Danette Rhodes, senior director of human resources (HR) at Papa John's, remembers the mood in early 2012 within her department when it became clear that HR needed to move beyond a paper-based system for career succession planning and talent management.
"The problem was that there was a difference in interpretation in what the process of succession planning was about," she said. "Some viewed [talent management] as reviews … but some of us asked, 'Should this be a living, breathing online system?'"
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Papa John's, a large pizza delivery and take-out franchise headquartered in Louisville, Ky., was founded in 1984 and is a publically held company with over 16,000 employees and 4,000 restaurants. Their career succession planning implementation would affect employees at director level and above.
From a business process perspective, the kind of thinking Rhodes described makes sense. Performance reviews are a chance to see where managers see employees in the company, as well as an opportunity for the employee to voice their own career goals and aspirations. But they're often a once-a-year event rather than a continuous process. People, however, do not exist in the vacuum of a once-a-year review. People, companies and situations change.
Between reviews, "a potential candidate may get an MBA, they may grow, and this should tracked," said Rob Townsend, managing partner of the MoTown Group, a consultancy based in Lexington, Ky. and Indianapolis that specializes in PeopleSoft. They may also leave the company or decide that they have other career objectives, in which case HR and managers may be expected to backfill roles those changes affect. According to Townsend, the ability to update this information should be at a manager's fingertips in order to avoid a crisis.
When the Papa John's HR department decided to implement a career succession planning system, they knew the first thing they had to do was find the right organization to partner with. The company chose MoTown Group fairly quickly because it took a collaborative effort toward the project, according to Rhodes. Townsend sent out a business analysis questionnaire to Rhodes' department to learn which goals they hoped to achieve. Soon they defined a high-level consulting plan and determine consulting fees. From there, they examined Papa John's current business processes, reviewing the available data on paper forms. Papa John's also decided that it would stick with PeopleSoft Software, as they had been using it for more than six years and were satisfied with it.
The first implementation step was to enter into PeopleSoft all the information kept on paper. This job fell primarily to Townsend, who painstakingly entered the data manually. The information to be entered encompassed all people-related data in the company, including entire HR files and performance reviews. During this time, the Papa John's HR team and Townsend developed an implementation timeline. They wanted all the upper-level managers trained on PeopleSoft and able to use the career succession planning features before the restaurant operations team had their national meetings in November 2012. Everything would have to be implemented and ready to go for the fourth quarter.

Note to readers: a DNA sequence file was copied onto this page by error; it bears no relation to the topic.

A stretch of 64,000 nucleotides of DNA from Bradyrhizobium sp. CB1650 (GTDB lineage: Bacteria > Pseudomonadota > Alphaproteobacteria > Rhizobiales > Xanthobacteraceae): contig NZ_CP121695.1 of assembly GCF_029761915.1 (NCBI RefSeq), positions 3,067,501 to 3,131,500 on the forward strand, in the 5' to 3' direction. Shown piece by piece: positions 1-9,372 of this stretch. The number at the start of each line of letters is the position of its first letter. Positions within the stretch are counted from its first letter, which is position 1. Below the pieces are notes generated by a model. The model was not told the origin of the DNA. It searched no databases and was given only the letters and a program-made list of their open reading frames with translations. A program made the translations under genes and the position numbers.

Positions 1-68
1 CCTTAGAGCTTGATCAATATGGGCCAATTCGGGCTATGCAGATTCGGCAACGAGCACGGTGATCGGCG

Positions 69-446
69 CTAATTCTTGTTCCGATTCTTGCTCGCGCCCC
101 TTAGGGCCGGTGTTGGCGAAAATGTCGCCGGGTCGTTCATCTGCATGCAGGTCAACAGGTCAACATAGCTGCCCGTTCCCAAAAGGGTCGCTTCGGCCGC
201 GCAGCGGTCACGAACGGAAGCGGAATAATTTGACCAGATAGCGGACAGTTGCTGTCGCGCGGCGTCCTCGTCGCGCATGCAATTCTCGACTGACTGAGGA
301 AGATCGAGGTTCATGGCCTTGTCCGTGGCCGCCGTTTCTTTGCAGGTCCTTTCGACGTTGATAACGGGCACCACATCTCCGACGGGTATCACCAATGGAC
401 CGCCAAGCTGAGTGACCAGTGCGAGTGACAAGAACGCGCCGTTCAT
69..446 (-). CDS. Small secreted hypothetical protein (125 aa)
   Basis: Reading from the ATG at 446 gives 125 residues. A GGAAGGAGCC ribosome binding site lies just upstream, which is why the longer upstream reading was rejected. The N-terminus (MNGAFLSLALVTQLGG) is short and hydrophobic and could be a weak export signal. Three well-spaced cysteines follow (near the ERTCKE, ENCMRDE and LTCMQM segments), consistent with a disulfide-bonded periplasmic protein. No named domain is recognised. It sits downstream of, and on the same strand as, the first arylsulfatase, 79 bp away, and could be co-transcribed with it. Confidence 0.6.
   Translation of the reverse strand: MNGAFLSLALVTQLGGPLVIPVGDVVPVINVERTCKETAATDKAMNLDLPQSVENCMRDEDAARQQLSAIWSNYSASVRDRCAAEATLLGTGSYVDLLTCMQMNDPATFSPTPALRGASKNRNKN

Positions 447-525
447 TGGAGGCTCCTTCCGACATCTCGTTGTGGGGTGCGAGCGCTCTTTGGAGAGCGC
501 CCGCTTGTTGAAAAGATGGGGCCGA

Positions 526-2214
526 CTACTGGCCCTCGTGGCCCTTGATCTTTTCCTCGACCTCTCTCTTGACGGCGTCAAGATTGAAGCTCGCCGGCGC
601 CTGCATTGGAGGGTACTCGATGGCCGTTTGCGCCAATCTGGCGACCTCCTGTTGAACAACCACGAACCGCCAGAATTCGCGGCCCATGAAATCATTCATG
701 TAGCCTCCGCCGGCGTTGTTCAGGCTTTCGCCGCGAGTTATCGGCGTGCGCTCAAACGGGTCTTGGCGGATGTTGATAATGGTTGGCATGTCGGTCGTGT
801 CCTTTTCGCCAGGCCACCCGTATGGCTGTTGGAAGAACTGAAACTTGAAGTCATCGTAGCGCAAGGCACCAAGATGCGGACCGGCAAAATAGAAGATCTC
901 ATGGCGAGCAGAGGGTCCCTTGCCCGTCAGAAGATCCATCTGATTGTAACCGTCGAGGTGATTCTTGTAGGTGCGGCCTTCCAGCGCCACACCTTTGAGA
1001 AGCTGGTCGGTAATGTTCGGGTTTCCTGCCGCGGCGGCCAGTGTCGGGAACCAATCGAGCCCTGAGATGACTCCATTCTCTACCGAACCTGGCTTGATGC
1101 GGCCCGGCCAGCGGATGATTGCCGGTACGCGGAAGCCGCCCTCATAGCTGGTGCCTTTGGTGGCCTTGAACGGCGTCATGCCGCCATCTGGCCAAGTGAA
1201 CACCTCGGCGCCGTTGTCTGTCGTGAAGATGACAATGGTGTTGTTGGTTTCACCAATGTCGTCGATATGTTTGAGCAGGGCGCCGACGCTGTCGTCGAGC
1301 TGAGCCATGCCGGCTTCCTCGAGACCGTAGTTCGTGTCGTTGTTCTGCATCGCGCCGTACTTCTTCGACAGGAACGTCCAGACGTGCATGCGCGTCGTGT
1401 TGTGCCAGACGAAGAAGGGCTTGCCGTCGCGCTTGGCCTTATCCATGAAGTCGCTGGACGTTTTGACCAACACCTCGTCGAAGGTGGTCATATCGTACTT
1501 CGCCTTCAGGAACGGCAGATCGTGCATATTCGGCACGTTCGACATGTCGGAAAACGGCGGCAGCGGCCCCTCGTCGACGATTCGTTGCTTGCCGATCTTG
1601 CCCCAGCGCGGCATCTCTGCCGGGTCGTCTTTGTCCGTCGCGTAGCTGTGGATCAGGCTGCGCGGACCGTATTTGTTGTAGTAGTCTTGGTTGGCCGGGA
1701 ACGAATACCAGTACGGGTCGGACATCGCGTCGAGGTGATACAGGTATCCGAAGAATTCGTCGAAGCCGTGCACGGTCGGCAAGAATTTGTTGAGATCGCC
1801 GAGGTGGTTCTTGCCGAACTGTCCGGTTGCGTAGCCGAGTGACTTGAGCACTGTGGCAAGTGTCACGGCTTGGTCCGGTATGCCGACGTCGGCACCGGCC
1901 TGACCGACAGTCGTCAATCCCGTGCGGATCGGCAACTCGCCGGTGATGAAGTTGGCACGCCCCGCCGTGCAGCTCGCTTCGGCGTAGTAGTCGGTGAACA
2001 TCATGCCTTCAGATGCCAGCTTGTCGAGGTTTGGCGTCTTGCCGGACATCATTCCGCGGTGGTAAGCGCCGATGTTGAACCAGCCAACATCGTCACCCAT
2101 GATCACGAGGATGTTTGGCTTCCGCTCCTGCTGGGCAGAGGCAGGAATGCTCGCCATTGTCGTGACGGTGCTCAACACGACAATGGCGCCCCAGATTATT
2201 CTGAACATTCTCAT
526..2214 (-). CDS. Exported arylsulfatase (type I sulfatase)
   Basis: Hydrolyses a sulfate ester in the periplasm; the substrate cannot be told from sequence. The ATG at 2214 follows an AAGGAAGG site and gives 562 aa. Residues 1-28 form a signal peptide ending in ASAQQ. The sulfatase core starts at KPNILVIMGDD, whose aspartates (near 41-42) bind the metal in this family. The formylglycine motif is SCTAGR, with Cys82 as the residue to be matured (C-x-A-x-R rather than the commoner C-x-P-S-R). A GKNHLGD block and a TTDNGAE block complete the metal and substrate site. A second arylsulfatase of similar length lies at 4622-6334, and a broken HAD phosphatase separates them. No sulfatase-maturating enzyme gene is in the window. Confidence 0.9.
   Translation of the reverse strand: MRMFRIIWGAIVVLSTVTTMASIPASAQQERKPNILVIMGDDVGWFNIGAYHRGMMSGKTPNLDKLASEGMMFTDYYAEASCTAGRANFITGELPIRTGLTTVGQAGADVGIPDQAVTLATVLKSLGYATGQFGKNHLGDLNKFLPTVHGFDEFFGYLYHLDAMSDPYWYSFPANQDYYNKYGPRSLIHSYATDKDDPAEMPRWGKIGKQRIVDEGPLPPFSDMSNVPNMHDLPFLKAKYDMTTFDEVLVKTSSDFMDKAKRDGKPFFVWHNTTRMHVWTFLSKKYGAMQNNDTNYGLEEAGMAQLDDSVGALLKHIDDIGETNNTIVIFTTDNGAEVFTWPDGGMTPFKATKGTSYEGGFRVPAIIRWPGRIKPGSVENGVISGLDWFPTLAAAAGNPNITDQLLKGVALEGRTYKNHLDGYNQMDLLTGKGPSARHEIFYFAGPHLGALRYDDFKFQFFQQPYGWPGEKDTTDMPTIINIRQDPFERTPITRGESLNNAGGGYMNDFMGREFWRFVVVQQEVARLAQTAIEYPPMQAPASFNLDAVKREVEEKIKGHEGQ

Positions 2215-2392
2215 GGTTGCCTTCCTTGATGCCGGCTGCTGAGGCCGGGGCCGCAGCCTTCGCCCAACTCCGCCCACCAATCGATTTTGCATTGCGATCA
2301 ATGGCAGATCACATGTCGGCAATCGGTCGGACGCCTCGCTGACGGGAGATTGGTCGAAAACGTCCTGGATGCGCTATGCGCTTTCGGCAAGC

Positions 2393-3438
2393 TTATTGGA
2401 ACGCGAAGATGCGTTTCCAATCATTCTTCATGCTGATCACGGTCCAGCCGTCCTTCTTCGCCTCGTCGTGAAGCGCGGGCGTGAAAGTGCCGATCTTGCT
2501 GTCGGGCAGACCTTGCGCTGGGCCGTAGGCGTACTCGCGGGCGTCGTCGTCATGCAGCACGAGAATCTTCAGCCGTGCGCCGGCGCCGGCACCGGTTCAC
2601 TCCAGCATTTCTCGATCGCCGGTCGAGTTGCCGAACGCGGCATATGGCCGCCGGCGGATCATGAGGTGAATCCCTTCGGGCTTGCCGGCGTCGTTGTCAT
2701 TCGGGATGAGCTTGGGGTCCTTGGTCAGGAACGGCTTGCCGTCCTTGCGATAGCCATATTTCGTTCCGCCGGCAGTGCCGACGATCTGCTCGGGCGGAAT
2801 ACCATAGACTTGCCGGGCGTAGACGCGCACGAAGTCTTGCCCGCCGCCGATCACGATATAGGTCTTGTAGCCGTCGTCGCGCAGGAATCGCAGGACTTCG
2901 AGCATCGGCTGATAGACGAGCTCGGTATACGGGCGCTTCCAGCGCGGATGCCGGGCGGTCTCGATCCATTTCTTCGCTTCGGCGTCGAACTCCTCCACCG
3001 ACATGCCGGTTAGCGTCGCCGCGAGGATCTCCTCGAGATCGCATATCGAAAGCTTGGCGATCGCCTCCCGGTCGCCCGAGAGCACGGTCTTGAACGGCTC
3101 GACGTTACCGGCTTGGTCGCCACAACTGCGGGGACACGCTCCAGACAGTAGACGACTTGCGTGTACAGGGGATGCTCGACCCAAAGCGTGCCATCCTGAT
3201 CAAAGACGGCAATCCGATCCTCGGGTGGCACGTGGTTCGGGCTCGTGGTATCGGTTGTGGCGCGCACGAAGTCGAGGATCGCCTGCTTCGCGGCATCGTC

Papa John's HR generalists became point people for the policy change -- they would be able to train people and answer any questions people had about PeopleSoft. They spearheaded a push to train managers across the company remotely via WebEx.
The final result
From a systems perspective, there has not been that much of a change. Papa John's is still an organization that uses PeopleSoft. The biggest change is that all the career succession planning features of PeopleSoft are being actively used, and all upper-level management employees at Papa John's have individualized plans for their career futures. Valid successors have been selected -- and are constantly updated-- for key positions. As with many human capital management systems, Papa John's PeopleSoft system ranks employees on a nine-box scale, with performance of the employee on one axis and perceived leadership ability on the other. An employee on the upper right-hand corner of the grid is considered a strong candidate for promotion, while an employee on the lower left-hand side is a weak candidate.
From a business process standpoint, this is a new era for Papa John's in career succession planning. The new system makes it easier to identify talented members of the organization who are key performers and need to be maintained. HR can bundle people into talent pools -- people who will excel in areas of the business like restaurant operations, marketing, finance or other roles.
Employees now meet with their managers at least twice a year for "calibration sessions," where they discuss their performance and are able to express their aspirations for advancement within the company. Rhodes says that they intend to have these sessions occur once every quarter in the future.
"There is now a consistent interpretation of succession planning, and plans in place for how to fill positions," she said. "We're all on the same platform when it comes to filling and identifying leadership pipelines -- we're tying competencies into the discussion."
Rhodes added that the key to implementing a successful career succession planning system is understanding the business, communicating with those involved in the project and training everyone on how to use the system.
"You can have the best system in the world, but if people fall back on the old ways of doing things, you no longer have one version of truth," she said. "It's important to ensure one version of the truth."